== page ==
It might seem strange that I use protein powders when I usually focus on getting nutrients from whole foods as much as possible.
Do vegans need protein powder?
Protein powders are not necessary to get "complete" proteins (all the essential amino acids) from plant foods.
Protein powders are not necessary to get enough protein from plant foods.
So why would you take a protein powder instead of whole foods?
Why use protein powders?
Protein powders are a way to increase the percentage of protein in your diet relative to carbohydrates and fats. That's it.
Some of the best vegan protein powders are also easier to digest and assimilate before or after a heavy workout than eating whole foods.
They're definitely more concentrated so that you don't have to chew your way through a big pile of greens and beans when you're finished a workout.
So the practical reasons for using protein powders, in my opinion, are to support building and repairing muscle after workouts.
Keep in mind, though, that eating tons of protein from any source isn't how you build muscle. Doing regular and intense strength training is the way to build muscle - protein intake is just there to support recovery and give your muscles the building blocks to grow.
You can't eat your way to building muscle.
Criteria For The Best Vegan Protein Powder
There are some criteria to look for in a protein powder. If you're taking any supplements, the most important thing to consider is the quality, and protein powders are no exception.
- Protein Source: Vegan sources include rice, hemp, pea, quinoa, and others. Whey and other animal ingredients are not vegan.
- Degree/Method Of Processing: Even though any protein powder is going to be processed, some are done in a more natural way and have less impact on the nutrients in the food.
- Macronutrient Breakdown: When taking a supplement to increase relative protein, it should have a good balance of protein
- Taste & Texture: Although it's not essential, it should be somewhat enjoyable to drink.
- Added Ingredients: Avoid products that have a lot of chemicals or refined sugars.
- Bonus: Some companies add digestive enzymes or probiotics, which is smart because it helps make the protein more available to your body. Others may add greens, fruit, or veggie powders to boost antioxidants, vitamins and minerals.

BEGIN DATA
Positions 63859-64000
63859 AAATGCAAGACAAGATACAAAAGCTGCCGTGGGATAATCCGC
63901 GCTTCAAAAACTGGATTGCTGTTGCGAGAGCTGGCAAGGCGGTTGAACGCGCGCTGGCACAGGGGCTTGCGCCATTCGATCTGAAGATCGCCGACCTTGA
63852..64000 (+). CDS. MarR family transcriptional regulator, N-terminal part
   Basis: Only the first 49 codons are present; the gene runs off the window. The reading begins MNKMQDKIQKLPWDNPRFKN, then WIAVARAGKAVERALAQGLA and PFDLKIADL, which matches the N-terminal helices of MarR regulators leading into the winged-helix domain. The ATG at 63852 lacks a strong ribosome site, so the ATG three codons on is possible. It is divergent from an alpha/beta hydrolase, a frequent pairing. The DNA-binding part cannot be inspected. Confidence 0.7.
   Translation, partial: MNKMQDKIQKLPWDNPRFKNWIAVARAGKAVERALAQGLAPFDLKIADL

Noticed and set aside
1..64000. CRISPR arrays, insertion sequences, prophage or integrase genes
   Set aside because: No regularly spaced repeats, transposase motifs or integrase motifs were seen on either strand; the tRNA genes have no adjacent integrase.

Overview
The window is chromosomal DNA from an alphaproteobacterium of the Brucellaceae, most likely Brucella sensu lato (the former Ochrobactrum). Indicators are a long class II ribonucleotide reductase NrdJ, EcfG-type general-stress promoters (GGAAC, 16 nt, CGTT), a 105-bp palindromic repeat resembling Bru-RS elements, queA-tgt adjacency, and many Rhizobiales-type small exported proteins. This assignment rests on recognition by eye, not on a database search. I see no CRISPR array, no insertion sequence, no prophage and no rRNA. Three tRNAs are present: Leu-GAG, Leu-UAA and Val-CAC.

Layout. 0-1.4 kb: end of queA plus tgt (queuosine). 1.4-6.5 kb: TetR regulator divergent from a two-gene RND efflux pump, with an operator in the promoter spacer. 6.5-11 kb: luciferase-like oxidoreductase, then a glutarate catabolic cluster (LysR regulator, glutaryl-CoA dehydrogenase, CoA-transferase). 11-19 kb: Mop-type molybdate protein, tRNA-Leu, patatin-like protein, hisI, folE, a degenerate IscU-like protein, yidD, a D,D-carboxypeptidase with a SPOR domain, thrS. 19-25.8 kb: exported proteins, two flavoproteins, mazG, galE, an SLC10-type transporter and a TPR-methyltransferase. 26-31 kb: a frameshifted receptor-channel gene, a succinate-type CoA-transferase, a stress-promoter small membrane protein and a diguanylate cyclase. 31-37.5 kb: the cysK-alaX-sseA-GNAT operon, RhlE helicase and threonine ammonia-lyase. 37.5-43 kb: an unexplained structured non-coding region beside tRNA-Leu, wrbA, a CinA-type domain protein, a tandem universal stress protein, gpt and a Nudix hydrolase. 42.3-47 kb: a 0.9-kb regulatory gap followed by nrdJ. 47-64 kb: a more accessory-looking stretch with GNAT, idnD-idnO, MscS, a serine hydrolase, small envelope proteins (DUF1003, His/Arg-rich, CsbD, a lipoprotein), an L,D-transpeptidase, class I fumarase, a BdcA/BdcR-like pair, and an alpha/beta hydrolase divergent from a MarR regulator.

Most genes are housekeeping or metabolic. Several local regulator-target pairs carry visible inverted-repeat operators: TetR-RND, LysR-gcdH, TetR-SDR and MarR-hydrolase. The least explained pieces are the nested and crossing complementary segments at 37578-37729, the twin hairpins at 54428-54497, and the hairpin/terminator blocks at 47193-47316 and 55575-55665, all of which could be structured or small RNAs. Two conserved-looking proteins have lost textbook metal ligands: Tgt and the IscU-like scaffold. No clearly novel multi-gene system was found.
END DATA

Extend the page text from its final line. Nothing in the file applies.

There are lots of sources of vegan protein used in powders, here are the main ones:
- Soy: This is better than whey for a lot of reasons, but it also has some issues. Mainly in digestion, so if you find that you don't have any gas or indigestion after having some soy protein, you might be ok to stick with it. It's really important to get an organic source to make sure it's not genetically modified. Soy is highly processed to become a protein powder, so it's not my favorite, but it is cheap and widely available so if comes to soy or whey for you, I'd vote for soy every time.
- Hemp: It has a great balance of amino acids, is able to be grown sustainably and undergoes low levels of processing to become a protein powder. The texture can be gritty because it has a lot of fiber, and a lot of people don't like the taste of it. It works perfectly in baking, to make cookies or muffins, and is also fun to add to things like veggie burgers!
- Rice: Brown rice is sprouted and then processed into a very high-protein powder. It makes a very fine powder, so it dissolves smoothly in plain water. It can be a bit chalky, though. Most often rice protein is mixed with pea protein for complementary amino acids.
- Pea: This is usually mixed with rice protein, to take advantage of complementary amino acids. It's usually really well priced.
- Blends: There are some products (like PlantFusion and Vega) that blend a few different proteins together. Rice and pea are common, but things like quinoa, amaranth, sacha inchi, alfalfa, cranberry, and artichoke proteins are becoming more common.
Vegan Protein Powder Comparison Chart
Now, here's my comparison on the macronutrient breakdown of these proteins.
I took the nutrition facts on each of their labels (which you can check out if you want to at the links below) and equalized them all to 15g of protein to get a standardized comparison.
One thing to keep in mind when looking at the carbohydrate and fat numbers for these products is that some of them are designed to be pure protein powders, while others are meant to be nutritional shakes or meal replacement supplements. So it depends what you're looking for
All of these numbers are based on the vanilla flavor of each product.
I also included a cost, which is based on what I found listed as a price on Amazon.
I included whey, only as a comparison.
*This isn't the serving listed on the companies nutritional information charts. This is the serving that will give you 15 grams of protein, which I calculated to equalize the comparison. The calories, fat, and carbohydrate numbers are for that serving which gives 15 grams of protein.
Although some of the hemp proteins may look high in carbs, the carb content is mostly made up of fiber and not sugars.
What's your favorite vegan protein powder? Do you want to see me add one to this list? Leave me a comment below!